Why is 2 3 dimethylbutane wrong

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Chemistry (alkanes)

kenzo95
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Here since 05.2008
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Written on: 11/07/2011 at 2:56 pm

to everyone who is familiar with alkanes:

if you have the following connection or structural formula:

-C-
|
-C-C-C-C-
|
-C-

one would name the compound with 2,3 dimethylbutane.
the numbers stand for the point where the branch is located.
-> could you now also write 2,1,3,1 dimethylbutane?

the two ones would then stand for the number of branching c atoms; would that also be correct?

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da_rabbrdack
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Written on: 11/07/2011 at 3:00 p.m.
Last edited on: 07.11.2011 at 3:00 p.m.

2,3 Dimethylbutane is correct, whereby you only see the "structural formula" as you mean it when you want to quote your text

otherwise it would be 2-methylpentane

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TheAlchemist - 35
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Written on: 11/7/2011 at 3:11 pm

Quote from kenzo95:

to everyone who is familiar with alkanes:


-> could you now also write 2,1,3,1 dimethylbutane?

the two ones would then stand for the number of branching c atoms; would that also be correct?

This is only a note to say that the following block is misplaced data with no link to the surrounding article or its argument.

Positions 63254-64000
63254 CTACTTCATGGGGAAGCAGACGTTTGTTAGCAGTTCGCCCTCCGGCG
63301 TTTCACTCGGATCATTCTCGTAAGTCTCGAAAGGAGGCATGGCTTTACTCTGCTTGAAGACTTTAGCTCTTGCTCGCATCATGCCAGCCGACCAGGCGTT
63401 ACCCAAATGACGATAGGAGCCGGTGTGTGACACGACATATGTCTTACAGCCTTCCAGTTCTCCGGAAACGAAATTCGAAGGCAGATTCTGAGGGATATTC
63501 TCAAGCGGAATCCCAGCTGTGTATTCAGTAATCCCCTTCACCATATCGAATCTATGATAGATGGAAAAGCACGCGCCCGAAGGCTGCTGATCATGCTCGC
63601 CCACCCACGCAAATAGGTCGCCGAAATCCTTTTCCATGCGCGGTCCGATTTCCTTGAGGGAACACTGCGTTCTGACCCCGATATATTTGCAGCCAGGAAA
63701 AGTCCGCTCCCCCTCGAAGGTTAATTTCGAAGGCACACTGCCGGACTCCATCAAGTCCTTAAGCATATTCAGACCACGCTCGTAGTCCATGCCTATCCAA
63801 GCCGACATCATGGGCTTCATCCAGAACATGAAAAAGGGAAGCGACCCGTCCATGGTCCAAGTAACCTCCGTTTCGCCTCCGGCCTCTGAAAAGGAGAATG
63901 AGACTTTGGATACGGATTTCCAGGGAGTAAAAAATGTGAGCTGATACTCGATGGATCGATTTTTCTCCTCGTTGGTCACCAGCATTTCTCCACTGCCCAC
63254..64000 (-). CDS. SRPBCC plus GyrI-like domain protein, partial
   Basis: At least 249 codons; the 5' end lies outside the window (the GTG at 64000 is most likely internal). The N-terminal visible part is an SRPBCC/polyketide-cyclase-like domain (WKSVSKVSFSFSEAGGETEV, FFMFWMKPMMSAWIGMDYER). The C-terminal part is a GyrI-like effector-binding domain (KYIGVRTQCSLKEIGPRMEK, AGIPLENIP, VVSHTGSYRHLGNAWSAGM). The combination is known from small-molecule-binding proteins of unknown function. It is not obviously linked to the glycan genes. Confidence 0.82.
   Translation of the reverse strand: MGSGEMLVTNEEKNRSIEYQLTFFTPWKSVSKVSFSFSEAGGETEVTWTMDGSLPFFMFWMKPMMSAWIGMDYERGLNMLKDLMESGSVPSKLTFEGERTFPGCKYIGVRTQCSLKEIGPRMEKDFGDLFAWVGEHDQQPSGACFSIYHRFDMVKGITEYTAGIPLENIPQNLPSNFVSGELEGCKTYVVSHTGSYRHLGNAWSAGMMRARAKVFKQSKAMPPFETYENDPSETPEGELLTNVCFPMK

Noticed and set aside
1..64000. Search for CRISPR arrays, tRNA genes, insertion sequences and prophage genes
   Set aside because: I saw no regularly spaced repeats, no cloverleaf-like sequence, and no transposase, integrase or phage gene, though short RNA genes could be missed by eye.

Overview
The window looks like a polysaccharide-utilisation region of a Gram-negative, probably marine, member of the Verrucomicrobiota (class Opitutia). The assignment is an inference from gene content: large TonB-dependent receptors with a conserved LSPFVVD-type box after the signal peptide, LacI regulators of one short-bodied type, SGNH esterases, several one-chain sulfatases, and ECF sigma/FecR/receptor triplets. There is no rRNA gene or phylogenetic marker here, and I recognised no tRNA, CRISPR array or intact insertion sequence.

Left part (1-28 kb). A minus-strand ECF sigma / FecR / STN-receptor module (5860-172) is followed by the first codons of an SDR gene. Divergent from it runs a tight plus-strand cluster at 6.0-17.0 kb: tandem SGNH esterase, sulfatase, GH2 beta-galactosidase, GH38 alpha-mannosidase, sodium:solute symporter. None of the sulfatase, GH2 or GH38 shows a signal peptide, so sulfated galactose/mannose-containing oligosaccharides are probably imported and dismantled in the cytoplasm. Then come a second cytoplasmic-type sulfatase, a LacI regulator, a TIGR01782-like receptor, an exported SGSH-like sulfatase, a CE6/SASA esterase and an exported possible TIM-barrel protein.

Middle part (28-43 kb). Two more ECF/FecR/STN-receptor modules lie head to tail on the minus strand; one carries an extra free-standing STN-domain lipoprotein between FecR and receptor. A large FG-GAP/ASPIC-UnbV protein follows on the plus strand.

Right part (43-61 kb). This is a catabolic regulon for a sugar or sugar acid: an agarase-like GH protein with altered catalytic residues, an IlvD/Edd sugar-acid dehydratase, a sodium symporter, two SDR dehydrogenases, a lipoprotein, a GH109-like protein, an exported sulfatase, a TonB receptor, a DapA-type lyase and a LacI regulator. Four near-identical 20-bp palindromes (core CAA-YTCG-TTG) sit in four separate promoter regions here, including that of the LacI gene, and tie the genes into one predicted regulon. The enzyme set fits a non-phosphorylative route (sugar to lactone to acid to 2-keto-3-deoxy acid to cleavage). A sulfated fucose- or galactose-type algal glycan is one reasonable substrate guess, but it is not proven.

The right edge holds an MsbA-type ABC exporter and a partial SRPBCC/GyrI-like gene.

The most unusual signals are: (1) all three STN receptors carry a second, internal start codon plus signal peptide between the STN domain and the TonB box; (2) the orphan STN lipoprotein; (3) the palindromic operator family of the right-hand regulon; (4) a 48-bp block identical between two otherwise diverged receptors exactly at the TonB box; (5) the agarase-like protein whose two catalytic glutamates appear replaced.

no would not be correct the length of the branching C-atoms is derived from the prefix methyl (1C-atom) - ethyl (2C-atoms) etc. and the number from Di Tri etc.

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kenzo95
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Here since 05.2008
442 posts

Written on: 11/7/2011 at 8:17 pm

Quote from TheAlchemist:

Quote from kenzo95:

to everyone who is familiar with alkanes:


-> could you now also write 2,1,3,1 dimethylbutane?

the two ones would then stand for the number of branching c atoms; would that be correct as well?


no would not be correct the length of the branching C-atoms is derived from the prefix methyl (1C-atom) - ethyl (2C-atoms) etc. and the number from Di Tri etc.


I already know, but you didn't answer my question.

the structural formula should actually look like this:
.... C
....|..........
C-C-C-C
.........|.....
......... C
if the 2nd c atom would also be in the 2nd position it would mean 2.2 Di ......, but since the two c atoms are not at one and the same junction, I would be 2.1 for write the first and 3.1 for the second

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autumn frost
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Joined on 11.2011
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Written on: 11/7/2011 at 9:26 pm
Last edited on: 07.11.2011 at 21:37

Quote from kenzo95:

Quote from TheAlchemist:

Quote from kenzo95:

to everyone who is familiar with alkanes:


-> could you now also write 2,1,3,1 dimethylbutane?

the two ones would then stand for the number of branching c atoms; would that be correct as well?


no would not be correct the length of the branching C-atoms is derived from the prefix methyl (1C-atom) - ethyl (2C-atoms) etc. and the number from Di Tri etc.


I already know, but you didn't answer my question.

the structural formula should actually look like this: